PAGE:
Use of Steganography Enables Perfectly Secure Hidden Communications

A team of researchers has created a ground-breaking algorithm for perfectly secure communications using steganography.

Use of Steganography Enables Perfectly Secure Hidden Communications

For the first time, ‘perfectly secure’ hidden communications are now possible thanks to research breakthroughs. The technique hides one piece of content inside another in an imperceptible way using recent developments in information theory.

A team of researchers has created a ground-breaking algorithm for perfectly secure communications using steganography, the practise of concealing sensitive information within unimportant content.

The algorithm is a useful tool in digital human communications like social media and private messaging because it can effectively conceal sensitive information so that it cannot be seen that something has been hidden.

The algorithm’s ability to transmit information in a completely secure manner, according to the researchers, may give vulnerable groups like dissidents, investigative journalists, and humanitarian aid workers more power.

Along with additional applications in data compression and storage, this could have significant effects on information security. Researchers have made a significant advancement in secure communications by creating an algorithm that effectively hides sensitive information, making it impossible to tell that anything has been hidden.

This method may soon be widely used in digital human communications, including social media and private messaging, according to the team, which is led by the University of Oxford and works closely with Carnegie Mellon University. Particularly vulnerable groups, like dissidents, investigative journalists, and aid workers, could be strengthened by the ability to send information in an entirely secure manner.

The algorithm is used in steganography, which is the practise of concealing sensitive information within seemingly unimportant content. Steganography is different from cryptography in that it hides sensitive information in a way that makes it difficult to detect its concealment. An illustration would be to conceal a Shakespearean poem within an AI-created cat image.

Existing steganography techniques have been studied for more than 25 years, but they typically have weak security, making it possible for users to be discovered. This is due to the fact that earlier steganography algorithms would slightly alter how the harmless content was distributed.

The research team overcame this by utilising recent developments in information theory, particularly minimum entropy coupling, which enables the joining of two data distributions in a way that maximises their mutual information while preserving the individual distributions.

Therefore, the distribution of harmless content and the distribution of content that encodes sensitive information do not differ statistically under the new algorithm. The algorithm was tested using a variety of models that create automatically generated content, including the text-to-speech converter WAVE-RNN and the open-source language model GPT-2.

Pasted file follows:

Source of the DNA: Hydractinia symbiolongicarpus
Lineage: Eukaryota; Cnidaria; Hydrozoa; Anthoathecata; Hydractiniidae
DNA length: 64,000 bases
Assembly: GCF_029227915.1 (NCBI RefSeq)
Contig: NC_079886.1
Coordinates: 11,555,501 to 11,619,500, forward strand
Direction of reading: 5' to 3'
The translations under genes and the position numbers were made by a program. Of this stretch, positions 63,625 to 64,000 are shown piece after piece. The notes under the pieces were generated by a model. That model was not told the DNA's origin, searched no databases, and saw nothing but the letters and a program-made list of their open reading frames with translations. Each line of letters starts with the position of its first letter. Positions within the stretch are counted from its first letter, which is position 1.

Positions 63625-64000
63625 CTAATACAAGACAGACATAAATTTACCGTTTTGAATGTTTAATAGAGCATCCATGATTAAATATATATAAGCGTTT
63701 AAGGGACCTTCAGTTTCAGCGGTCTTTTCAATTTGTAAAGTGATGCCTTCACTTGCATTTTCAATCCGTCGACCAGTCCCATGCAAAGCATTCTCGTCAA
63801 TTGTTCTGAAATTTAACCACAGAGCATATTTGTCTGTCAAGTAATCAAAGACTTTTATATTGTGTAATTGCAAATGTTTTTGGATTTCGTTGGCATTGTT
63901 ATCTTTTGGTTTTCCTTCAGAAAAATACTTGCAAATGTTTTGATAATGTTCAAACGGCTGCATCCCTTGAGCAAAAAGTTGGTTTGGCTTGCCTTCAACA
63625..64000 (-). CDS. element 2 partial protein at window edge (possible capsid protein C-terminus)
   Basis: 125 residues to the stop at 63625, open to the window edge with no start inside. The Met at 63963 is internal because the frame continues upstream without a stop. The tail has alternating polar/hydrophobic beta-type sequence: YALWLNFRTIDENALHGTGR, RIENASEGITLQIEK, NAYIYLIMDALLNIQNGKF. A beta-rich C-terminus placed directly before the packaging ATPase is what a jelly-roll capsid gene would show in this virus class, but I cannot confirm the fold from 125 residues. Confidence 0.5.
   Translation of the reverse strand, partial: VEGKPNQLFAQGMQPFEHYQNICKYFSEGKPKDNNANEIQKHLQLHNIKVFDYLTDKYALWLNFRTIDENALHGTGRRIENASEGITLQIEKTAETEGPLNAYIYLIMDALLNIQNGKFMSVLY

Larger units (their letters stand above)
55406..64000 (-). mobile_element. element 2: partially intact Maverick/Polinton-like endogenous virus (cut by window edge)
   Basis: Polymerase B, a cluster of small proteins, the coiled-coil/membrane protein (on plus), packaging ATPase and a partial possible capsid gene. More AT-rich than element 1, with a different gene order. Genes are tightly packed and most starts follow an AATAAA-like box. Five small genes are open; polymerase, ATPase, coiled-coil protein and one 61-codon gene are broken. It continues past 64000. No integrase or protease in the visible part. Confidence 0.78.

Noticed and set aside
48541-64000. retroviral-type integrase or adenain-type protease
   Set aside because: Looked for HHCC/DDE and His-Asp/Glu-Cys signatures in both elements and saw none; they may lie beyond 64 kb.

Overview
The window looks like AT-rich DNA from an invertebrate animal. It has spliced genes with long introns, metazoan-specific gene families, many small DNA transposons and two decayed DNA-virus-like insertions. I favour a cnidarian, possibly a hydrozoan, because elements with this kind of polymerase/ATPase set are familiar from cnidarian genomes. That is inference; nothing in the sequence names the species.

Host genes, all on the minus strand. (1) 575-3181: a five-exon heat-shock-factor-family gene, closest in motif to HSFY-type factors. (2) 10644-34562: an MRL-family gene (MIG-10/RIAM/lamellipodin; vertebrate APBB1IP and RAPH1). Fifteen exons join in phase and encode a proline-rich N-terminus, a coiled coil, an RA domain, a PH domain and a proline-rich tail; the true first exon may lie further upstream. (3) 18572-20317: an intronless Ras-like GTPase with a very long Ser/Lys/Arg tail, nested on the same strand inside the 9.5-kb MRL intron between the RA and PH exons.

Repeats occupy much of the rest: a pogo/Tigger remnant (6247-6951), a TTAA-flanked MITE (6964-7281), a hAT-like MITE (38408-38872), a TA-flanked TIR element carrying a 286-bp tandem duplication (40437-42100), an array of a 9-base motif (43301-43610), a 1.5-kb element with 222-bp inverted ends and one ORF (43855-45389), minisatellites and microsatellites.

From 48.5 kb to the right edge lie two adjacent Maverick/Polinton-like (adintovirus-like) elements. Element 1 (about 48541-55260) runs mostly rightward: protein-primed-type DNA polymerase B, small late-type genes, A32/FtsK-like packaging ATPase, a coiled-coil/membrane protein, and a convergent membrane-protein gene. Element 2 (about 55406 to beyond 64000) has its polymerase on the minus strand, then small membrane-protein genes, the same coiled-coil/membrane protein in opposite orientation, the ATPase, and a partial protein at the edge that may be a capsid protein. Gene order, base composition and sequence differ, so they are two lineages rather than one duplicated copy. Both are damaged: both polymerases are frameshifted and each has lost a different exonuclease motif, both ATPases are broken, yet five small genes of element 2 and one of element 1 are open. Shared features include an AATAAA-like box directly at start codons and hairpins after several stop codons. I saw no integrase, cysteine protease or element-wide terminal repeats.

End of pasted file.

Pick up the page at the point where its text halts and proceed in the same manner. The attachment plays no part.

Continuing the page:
The new algorithm demonstrated up to 40% higher encoding efficiency than earlier steganography techniques across a range of applications in addition to being completely secure, allowing for the concealment of more information within a given amount of data. Due to the advantages for data compression and storage, steganography may become a desirable technique even if perfect security is not required.

The research team has filed a patent for an algorithm, which they intend to issue under a free license to third parties for non-commercial responsible use. They have published their work as a preprint paper on arXiv and open-sourced an inefficient implementation of their method on Github.

They will present the algorithm at the 2023 International Conference on Learning Representations in May. AI-generated content is increasingly used in ordinary human communications, and steganography may become more widespread.

Co-lead author Dr. Christian Schroeder de Witt (Department of Engineering Science, University of Oxford) developed a method that can be applied to any software that automatically generates content.

This could be useful for journalists and aid workers in countries where encryption is illegal, but users should be aware of side-channel attacks such as detecting a steganography app on the user’s phone.

Co-lead author Samuel Sokota and contributing author Professor Jakob Foerster have developed a new family of steganography algorithms that have perfect security guarantees.

The study involved Prof. Zico Kolter at Carnegie Mellon University, USA, and Dr. Martin Strohmeier from armasuisse Science+Technology, Switzerland. The work was partially funded by an EPSRC IAA Doctoral Impact Fund hosted by Professor Philip Torr at the University of Oxford.